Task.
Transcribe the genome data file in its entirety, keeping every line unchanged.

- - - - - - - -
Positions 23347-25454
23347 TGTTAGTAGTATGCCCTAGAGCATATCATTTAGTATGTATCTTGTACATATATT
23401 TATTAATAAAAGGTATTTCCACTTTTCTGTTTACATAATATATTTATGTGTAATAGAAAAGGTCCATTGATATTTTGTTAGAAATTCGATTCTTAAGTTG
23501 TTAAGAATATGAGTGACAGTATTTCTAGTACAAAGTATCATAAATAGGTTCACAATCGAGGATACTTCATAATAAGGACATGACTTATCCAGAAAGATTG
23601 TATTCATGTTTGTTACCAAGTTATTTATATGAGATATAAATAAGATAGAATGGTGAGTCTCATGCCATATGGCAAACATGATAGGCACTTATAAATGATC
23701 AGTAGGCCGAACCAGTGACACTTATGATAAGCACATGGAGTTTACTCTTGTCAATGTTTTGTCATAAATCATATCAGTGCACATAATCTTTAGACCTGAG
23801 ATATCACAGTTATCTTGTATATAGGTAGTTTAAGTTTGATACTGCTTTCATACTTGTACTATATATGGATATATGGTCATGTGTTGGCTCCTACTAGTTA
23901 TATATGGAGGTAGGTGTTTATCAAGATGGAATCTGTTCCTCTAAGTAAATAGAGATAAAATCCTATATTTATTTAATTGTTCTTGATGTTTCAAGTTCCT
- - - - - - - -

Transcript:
Positions 23347-25454
23347 TGTTAGTAGTATGCCCTAGAGCATATCATTTAGTATGTATCTTGTACATATATT
23401 TATTAATAAAAGGTATTTCCACTTTTCTGTTTACATAATATATTTATGTGTAATAGAAAAGGTCCATTGATATTTTGTTAGAAATTCGATTCTTAAGTTG
23501 TTAAGAATATGAGTGACAGTATTTCTAGTACAAAGTATCATAAATAGGTTCACAATCGAGGATACTTCATAATAAGGACATGACTTATCCAGAAAGATTG
23601 TATTCATGTTTGTTACCAAGTTATTTATATGAGATATAAATAAGATAGAATGGTGAGTCTCATGCCATATGGCAAACATGATAGGCACTTATAAATGATC
23701 AGTAGGCCGAACCAGTGACACTTATGATAAGCACATGGAGTTTACTCTTGTCAATGTTTTGTCATAAATCATATCAGTGCACATAATCTTTAGACCTGAG
23801 ATATCACAGTTATCTTGTATATAGGTAGTTTAAGTTTGATACTGCTTTCATACTTGTACTATATATGGATATATGGTCATGTGTTGGCTCCTACTAGTTA
23901 TATATGGAGGTAGGTGTTTATCAAGATGGAATCTGTTCCTCTAAGTAAATAGAGATAAAATCCTATATTTATTTAATTGTTCTTGATGTTTCAAGTTCCT